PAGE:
I flagged them down, hoping for a clearer answer about the ownership of the land, and spent some time chatting, patting dogs and photographing the lovely beasts on the back of the vehicle. The occupants were local farmers, and when we asked them about the farm, they pointed out a pair of overgrown white gate posts among the trees. That, they said, had been the entrance to the farmhouse. We hadn’t seen a house apart from some shacks on the far-off high ground, and were told that what was left of the house was behind the dense screen of trees, creepers and weeds that lined the gravel road. It had been a beautiful “Garden and Home” kind of homestead with rolling lawns, a tennis court and stables for more than a dozen horses. The elderly lady who’d been the owner had died some years previously, and the government had purchased the property and handed it to the local community, probably as the result of a land claim.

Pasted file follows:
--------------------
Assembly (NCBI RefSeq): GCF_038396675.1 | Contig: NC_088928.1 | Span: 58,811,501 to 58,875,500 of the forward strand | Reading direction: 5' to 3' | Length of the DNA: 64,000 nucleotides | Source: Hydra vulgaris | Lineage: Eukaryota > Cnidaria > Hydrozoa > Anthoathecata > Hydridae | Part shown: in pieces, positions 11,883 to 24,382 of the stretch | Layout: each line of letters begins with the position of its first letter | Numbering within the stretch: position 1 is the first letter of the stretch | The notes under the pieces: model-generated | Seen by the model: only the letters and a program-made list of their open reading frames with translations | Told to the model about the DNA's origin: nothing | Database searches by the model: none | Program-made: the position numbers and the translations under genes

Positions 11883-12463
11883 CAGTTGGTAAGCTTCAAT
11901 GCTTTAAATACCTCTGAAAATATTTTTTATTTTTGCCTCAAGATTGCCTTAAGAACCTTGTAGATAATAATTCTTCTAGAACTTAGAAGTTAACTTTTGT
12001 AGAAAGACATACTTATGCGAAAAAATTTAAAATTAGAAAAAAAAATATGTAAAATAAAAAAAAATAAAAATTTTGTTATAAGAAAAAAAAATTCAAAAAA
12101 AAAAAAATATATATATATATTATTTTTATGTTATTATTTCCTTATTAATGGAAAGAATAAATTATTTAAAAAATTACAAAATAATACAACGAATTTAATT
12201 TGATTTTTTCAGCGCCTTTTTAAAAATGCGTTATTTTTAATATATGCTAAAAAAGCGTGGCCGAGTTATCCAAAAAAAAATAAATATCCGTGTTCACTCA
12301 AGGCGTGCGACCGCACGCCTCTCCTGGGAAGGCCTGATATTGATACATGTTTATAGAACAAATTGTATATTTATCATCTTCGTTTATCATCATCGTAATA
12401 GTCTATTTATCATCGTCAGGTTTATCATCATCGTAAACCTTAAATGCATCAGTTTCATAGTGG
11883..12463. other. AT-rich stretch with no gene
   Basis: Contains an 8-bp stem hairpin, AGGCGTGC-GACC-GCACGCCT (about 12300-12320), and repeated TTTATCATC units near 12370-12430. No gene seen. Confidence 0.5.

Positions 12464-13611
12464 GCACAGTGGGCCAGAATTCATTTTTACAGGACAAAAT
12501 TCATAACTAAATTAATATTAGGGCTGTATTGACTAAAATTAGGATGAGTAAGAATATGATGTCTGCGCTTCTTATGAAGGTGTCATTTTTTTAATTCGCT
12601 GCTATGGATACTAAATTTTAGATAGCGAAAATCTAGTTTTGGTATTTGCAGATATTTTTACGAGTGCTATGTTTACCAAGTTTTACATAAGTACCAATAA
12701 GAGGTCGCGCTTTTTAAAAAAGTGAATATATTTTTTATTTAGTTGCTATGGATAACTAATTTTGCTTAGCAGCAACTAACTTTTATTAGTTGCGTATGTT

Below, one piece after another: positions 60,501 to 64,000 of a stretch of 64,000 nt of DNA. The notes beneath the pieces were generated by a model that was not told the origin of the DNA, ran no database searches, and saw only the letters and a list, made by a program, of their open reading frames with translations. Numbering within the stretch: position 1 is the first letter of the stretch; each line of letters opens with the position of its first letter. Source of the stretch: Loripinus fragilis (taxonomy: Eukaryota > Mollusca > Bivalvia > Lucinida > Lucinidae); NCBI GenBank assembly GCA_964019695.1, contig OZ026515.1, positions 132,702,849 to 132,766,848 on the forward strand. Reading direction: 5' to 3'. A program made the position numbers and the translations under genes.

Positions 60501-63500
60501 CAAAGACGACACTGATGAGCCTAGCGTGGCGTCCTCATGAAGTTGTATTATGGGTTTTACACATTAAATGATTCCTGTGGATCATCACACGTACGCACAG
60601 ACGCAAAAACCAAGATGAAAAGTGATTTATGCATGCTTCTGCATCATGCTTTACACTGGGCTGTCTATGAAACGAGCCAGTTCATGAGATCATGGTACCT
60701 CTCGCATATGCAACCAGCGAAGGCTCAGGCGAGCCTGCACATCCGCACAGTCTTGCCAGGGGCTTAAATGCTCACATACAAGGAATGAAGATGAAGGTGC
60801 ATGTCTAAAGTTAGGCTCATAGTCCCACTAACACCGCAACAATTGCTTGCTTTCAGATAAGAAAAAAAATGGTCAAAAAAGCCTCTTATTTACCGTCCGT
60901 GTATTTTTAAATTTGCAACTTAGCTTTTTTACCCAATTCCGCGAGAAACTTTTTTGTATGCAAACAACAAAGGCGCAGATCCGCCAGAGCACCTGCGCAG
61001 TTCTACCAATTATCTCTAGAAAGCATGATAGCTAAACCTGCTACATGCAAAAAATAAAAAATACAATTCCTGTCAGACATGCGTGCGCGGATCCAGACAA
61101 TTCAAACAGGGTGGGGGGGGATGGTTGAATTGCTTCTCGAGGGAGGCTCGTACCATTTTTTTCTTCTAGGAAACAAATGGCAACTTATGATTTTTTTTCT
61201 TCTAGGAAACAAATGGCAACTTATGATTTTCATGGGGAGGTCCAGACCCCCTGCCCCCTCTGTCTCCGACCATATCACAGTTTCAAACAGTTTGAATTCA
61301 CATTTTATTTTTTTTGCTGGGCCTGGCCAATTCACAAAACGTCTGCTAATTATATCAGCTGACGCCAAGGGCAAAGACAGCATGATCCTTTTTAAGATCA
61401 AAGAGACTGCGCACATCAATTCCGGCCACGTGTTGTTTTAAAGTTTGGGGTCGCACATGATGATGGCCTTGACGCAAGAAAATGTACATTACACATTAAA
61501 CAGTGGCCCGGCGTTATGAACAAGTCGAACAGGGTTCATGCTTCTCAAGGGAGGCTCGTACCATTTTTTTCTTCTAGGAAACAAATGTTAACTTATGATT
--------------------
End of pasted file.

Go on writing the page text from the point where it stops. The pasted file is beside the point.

That had happened just three years before, said our new friends, and there was nothing left. Nola and I realised then that what we’d thought was the result of poor maintenance was in fact the upshot of complete and utter dereliction. As we took this in we realised what had happened to the timber fences that were now just rows of wooden poles reaching up through the rampant grass and the ocean of weeds. The roofless little building at the water’s edge had been the pump house, but all the pumps and piping, as well as the roof had been stripped, leaving just a bright orange electrical panel with doors sagging open to reveal the absence of switchgear. I’d noticed the proliferation of scheduled invasive alien plants that grew everywhere like small forests, and all about us was an eerie absence of activity apart from an occasional passing vehicle. The goats had wandered off back up the road, helping themselves to whatever vegetation they desired, and on a faraway hillside was a stationary herd of cattle.